What is impeachment?

“The President, Vice President and all Civil Officers of the United States, shall be removed from Office on Impeachment for, and Conviction of, Treason, Bribery, or other high Crimes and Misdemeanors.”
— U.S. Constitution, Article II, section 4

According to National Public Radio (NPR), college professors and high school and middle school teachers are suddenly finding themselves being asked this very question by their students as our 45th U.S. President, Donald Trump, faces a process that could lead to his removal of office.

Wilkinson College and the Fowler School of Law are turning this national event into a teachable moment.

This is an amazing “happening now” opportunity to examine a subject often confined to textbooks. Most recently, Dr. John Compton (Political Science) and Dr. Ron Steiner (Fowler School of Law) hosted an event for students discussing “The Implications of Impeachment” – (coordinated by Civic Engagement Initiatives) encouraging non-partisan reflection on the implications of impeachment and the legal and political considerations.

“John Compton and I both readily agreed to participate because it’s important to show how academic insight, political history, and critical thinking can contribute to understanding current events. This is a very teachable moment. I was quoting from the debates about impeachment in the Constitutional Convention, contrasting the positions of George Mason and Rufus King as reflected in the notes of James Madison, and from Alexander Hamilton’s arguments in the Federalist Papers, and people were paying close attention because it seemed so relevant and timely. It’s an academic’s dream!” said Dr. Steiner.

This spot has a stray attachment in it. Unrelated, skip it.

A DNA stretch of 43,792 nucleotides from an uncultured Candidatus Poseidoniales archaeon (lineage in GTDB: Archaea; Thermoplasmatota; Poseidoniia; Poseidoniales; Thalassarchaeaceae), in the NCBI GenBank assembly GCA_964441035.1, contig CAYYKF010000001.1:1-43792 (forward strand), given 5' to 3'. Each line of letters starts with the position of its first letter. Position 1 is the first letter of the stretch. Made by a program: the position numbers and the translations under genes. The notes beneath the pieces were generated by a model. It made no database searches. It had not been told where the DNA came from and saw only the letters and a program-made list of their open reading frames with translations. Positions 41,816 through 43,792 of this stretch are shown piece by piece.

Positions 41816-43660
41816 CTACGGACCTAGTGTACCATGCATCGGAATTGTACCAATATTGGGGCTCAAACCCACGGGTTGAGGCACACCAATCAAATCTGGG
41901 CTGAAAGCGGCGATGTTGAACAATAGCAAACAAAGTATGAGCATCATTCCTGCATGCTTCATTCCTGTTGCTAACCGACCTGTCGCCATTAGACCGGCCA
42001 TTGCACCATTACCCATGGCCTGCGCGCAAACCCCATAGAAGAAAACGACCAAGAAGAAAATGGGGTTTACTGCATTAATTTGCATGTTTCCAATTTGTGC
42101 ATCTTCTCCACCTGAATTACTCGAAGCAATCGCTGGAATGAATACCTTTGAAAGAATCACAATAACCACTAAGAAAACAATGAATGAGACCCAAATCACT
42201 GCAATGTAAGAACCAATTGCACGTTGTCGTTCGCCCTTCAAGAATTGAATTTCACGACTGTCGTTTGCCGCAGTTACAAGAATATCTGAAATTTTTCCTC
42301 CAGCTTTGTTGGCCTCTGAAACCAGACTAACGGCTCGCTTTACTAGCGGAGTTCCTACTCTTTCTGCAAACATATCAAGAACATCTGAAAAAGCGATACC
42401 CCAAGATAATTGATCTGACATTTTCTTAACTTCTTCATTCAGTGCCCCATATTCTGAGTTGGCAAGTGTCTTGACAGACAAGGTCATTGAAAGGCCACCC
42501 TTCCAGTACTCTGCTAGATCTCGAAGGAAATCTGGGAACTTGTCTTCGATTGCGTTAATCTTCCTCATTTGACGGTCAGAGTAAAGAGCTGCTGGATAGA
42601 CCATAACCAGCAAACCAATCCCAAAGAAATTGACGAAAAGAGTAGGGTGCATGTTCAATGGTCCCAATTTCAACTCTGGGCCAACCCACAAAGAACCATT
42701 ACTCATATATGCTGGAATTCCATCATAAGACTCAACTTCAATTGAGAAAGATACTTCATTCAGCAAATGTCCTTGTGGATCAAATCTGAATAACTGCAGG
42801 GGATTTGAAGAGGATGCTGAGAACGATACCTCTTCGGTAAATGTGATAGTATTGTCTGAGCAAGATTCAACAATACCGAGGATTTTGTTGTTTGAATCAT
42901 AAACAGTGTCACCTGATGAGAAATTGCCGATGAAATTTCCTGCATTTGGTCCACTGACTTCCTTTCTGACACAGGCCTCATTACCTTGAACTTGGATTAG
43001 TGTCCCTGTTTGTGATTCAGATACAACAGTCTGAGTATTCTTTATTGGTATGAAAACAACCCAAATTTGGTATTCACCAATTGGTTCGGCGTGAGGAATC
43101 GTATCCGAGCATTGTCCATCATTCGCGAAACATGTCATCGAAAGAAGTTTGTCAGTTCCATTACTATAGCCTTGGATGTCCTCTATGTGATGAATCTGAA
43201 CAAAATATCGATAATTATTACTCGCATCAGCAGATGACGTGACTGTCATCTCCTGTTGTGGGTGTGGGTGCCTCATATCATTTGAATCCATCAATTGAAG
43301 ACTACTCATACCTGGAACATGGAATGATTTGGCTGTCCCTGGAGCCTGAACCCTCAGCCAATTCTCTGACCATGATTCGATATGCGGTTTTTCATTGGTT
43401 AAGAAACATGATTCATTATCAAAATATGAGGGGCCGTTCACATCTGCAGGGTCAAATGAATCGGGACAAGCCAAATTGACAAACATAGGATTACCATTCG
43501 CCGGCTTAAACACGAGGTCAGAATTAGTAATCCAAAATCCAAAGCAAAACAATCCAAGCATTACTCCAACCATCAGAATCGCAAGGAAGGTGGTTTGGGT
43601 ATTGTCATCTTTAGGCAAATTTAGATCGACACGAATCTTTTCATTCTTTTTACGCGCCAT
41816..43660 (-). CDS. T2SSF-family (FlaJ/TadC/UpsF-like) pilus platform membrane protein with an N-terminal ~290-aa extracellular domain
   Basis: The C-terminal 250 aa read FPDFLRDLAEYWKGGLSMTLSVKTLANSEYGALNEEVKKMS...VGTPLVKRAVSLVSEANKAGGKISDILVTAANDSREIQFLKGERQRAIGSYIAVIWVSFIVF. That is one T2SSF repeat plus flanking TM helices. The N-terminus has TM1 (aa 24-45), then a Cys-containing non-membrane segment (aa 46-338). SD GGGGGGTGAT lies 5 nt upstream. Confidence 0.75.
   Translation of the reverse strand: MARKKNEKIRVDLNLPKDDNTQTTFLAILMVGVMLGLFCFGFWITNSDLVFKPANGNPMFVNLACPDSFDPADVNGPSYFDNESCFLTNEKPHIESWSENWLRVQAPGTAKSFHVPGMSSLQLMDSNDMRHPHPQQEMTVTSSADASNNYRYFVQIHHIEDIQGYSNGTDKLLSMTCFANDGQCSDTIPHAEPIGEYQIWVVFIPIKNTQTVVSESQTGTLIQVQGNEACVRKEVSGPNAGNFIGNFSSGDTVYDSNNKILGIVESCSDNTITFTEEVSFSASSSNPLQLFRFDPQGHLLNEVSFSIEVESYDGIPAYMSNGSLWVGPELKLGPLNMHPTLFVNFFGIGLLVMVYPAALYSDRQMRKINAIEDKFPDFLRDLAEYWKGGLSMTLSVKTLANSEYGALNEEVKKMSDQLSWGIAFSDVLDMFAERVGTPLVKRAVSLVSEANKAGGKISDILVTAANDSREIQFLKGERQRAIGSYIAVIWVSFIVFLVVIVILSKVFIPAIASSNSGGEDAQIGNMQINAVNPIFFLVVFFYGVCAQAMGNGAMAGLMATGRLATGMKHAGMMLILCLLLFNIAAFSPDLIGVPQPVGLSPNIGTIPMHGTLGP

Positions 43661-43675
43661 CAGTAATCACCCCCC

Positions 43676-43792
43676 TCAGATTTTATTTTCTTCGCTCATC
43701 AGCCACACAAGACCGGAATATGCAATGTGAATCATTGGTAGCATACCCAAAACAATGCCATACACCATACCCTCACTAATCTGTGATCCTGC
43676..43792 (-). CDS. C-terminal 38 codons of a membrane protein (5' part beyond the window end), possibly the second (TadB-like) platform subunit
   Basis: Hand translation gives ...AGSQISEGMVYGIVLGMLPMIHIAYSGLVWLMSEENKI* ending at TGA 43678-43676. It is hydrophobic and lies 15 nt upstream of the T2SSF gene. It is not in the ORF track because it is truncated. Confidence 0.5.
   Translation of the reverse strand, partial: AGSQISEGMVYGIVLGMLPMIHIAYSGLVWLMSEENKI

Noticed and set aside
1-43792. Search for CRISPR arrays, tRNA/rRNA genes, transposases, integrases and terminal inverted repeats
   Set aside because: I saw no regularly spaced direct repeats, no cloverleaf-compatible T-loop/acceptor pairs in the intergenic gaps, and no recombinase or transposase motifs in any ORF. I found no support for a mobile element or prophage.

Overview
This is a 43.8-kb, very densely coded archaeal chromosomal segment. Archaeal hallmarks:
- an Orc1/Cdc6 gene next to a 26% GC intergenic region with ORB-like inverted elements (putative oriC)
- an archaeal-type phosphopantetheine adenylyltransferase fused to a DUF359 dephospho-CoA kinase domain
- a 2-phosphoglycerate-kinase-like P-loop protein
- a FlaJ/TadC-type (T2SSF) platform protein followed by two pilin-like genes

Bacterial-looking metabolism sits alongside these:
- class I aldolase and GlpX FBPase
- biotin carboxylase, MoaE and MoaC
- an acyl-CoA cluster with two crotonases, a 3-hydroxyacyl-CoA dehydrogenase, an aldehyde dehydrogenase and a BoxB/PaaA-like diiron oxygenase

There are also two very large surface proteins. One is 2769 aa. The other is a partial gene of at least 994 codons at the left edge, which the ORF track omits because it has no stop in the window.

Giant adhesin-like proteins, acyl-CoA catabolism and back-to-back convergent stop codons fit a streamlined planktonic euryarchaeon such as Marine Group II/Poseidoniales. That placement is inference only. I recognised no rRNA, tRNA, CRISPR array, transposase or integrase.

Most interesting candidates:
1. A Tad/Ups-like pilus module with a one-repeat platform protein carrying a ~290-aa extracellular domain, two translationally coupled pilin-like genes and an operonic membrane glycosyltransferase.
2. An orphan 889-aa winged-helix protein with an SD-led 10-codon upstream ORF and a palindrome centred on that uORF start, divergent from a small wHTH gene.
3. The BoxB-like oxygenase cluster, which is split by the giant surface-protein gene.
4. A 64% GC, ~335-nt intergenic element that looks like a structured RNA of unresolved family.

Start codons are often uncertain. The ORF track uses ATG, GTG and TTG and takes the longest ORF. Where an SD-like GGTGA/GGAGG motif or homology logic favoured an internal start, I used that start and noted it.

The potential impeachment of a President is a rare event. Only two U.S. Presidents have been formally impeached by Congress, Andrew Johnson and Bill Clinton; and two others have faced formal impeachment hearings, Richard Nixon and now … Mr. Trump.

“I am old enough to remember the Clinton impeachment. I was an undergraduate political science major at the time, and I appreciated the fact that my professors spent a good deal of time discussing the proceedings. We even watched part of the trial in class, which made a major impression on me,” said Dr. Compton.

At the event Dr. Compton tried to impress upon students, “that we are at a very serious constitutional juncture” and although it can be very difficult to set aside partisan leanings, citizens should attempt to weigh the evidence, and the ethical issues, in an unbiased manner.

“Whether President Trump is ultimately impeached and removed or not, the impeachment inquiry will set a precedent concerning presidential powers in the area of foreign policy.  An acquittal (or failure to impeach) will likely erode what used to be a relatively clear boundary between foreign policy and the domestic political interests of the President. A conviction would send a clear message to future Presidents that the two realms should always remain separate,” said Dr. Compton.